About five months ago, my wife planted a few seeds of “frijol de palo” (Pigeon Peas) in our backyard planning to harvest them whenever Nature decides the peas are ready to hit our dining table.
For those of you who are not familiar with this type of peas, let’s go ahead and expand a bit on the subject. “Frijol de Palo” or “Guadús” as they are called in Panama and other countries in Central America are very popular in this part of the world. For example, it would be impossible to sit on the table on Christmas Eve without a dish of “frijol de palo” mixed with white rice. The demand for this pea is so high in December, that a pound of guandú escalates from $2.00 to $10.00 a few days before Christmas and New Year. It drives Panamanians bananas during this time of year.
My wife is more inclined to eat pigeon peas than I am. If it is served on the table, well and good. If it doesn’t, no problem. I can do without. However, for most Panamanians, it is their favorite meal all year round.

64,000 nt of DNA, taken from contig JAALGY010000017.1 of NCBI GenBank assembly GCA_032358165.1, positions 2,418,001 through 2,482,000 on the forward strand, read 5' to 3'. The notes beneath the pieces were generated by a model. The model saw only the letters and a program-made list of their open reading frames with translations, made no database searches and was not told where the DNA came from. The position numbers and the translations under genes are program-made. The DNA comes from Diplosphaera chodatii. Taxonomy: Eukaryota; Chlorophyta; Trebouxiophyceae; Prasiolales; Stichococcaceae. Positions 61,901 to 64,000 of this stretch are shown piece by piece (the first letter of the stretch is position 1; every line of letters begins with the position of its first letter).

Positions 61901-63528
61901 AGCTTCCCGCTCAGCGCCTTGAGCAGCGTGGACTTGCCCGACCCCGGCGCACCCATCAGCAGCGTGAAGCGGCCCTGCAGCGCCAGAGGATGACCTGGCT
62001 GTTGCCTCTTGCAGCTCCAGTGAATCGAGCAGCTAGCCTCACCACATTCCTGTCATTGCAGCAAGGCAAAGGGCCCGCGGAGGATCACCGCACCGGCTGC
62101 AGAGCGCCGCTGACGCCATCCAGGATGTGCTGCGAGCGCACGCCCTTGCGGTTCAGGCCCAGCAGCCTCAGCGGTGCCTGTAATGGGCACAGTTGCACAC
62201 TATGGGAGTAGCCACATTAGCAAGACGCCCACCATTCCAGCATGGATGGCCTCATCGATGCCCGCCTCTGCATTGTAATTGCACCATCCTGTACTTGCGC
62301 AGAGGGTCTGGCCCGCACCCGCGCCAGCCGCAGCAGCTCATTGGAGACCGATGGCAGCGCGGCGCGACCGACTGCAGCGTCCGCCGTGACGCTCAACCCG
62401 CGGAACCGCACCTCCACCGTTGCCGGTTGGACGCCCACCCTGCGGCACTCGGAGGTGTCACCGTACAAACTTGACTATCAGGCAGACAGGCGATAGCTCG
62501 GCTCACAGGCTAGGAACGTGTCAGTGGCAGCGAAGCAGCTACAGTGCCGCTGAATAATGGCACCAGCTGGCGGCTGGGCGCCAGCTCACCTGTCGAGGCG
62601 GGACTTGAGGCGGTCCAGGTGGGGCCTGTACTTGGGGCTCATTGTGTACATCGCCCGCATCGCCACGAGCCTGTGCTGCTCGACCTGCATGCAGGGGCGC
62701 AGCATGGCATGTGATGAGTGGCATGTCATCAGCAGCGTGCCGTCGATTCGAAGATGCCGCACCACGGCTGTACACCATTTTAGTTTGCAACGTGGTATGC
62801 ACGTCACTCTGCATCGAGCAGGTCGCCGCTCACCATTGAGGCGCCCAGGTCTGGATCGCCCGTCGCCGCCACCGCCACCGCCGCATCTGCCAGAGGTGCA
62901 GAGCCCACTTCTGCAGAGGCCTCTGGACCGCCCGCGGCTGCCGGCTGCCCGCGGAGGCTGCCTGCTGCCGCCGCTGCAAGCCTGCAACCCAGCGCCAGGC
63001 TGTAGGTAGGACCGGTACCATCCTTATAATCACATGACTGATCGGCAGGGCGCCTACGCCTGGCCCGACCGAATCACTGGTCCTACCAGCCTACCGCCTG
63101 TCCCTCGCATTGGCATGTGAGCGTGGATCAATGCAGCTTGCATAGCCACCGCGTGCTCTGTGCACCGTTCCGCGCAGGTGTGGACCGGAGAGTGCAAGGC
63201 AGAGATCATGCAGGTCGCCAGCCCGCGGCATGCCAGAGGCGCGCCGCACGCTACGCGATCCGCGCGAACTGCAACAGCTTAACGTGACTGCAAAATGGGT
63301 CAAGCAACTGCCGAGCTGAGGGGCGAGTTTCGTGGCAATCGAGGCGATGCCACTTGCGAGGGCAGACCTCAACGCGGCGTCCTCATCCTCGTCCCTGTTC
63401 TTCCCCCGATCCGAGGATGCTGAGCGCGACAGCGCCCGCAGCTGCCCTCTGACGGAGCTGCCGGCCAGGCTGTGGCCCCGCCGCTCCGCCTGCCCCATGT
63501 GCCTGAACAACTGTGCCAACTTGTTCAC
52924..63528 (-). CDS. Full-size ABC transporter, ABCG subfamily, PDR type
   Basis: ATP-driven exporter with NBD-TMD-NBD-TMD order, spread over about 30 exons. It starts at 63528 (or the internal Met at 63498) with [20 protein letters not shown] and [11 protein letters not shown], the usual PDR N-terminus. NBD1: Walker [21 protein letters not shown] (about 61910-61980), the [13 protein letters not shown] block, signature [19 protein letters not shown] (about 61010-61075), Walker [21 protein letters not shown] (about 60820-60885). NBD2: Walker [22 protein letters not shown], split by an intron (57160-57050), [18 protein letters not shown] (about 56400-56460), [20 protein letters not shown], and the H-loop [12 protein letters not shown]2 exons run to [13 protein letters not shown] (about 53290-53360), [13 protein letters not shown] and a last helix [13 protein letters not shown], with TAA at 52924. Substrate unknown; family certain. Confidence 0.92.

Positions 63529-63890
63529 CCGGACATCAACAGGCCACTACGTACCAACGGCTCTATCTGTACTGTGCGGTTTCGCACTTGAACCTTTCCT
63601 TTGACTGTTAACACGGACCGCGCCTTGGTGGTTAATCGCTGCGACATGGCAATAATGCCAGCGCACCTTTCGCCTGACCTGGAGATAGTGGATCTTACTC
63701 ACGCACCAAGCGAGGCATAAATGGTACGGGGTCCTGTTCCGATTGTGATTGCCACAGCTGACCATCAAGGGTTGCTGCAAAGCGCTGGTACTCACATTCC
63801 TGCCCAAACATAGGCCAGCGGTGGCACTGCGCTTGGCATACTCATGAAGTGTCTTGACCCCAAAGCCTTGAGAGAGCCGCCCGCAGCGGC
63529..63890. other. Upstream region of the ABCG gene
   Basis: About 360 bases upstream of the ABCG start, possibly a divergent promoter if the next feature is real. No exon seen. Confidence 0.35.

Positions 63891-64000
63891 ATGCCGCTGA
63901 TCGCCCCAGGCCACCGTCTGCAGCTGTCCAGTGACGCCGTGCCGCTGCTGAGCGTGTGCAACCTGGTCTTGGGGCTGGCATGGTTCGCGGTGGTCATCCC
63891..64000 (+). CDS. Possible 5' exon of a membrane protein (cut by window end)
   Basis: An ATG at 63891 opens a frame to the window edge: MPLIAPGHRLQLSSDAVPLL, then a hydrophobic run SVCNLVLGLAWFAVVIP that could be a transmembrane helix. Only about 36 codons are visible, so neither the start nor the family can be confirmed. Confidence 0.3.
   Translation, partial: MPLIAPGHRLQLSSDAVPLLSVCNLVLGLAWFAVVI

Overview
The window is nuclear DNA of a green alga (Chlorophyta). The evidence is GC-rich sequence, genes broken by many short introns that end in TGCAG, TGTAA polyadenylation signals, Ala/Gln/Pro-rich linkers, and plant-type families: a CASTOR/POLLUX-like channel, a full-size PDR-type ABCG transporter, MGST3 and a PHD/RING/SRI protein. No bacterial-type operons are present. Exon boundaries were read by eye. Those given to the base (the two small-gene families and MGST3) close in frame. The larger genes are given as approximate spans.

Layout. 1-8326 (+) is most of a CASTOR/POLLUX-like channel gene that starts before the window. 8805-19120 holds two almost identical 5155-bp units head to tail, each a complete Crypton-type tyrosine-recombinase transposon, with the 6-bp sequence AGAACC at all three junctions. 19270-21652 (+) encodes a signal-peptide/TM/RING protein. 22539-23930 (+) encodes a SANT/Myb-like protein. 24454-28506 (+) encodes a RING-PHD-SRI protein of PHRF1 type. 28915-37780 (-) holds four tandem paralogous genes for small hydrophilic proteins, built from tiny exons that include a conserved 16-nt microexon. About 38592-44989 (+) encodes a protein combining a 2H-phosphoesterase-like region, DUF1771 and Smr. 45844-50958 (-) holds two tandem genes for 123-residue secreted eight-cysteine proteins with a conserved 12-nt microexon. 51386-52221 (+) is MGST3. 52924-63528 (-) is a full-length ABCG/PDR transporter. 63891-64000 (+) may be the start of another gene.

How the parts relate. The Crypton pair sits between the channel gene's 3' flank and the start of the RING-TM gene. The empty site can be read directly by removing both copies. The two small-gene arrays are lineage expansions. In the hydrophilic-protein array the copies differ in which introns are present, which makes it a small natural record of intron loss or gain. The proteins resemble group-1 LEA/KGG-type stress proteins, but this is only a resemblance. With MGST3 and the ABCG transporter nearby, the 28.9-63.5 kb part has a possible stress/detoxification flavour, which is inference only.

The pigeon pea (Cajanus cajan) is a perennial legume from the family Fabaceae. Since its domestication in India at least 3,500 years ago, its seeds have become a common food grain in Asia, Africa, and Latin America. It is consumed in a large scale mainly in south Asia and is a major source of protein for the population of that subcontinent.
From India it traveled to East Africa and West Africa. There, it was first encountered by Europeans, so it obtained the name Congo Pea. By means of the slave trade, it came to the American continent, probably in the 17th century.
World production of pigeon peas is estimated at 4.3 million tons. About 82 percent of this quantity is grown in India. These days it is the most essential ingredient of animal feed used in West Africa, especially in Nigeria, where it is also grown.
The pigeon pea is known by many names with different etymologies:
- Frijol de Palo
- Juan Duro
- Gungo Pea
- Pigeon Pea
- Congo Pea
Below are several pictures of our plant of “frijol de palo” (tree bean) and its flowers. At this moment it is blooming and soon the peas will start growing in small delicate organic bags. You can see them in the first photograph.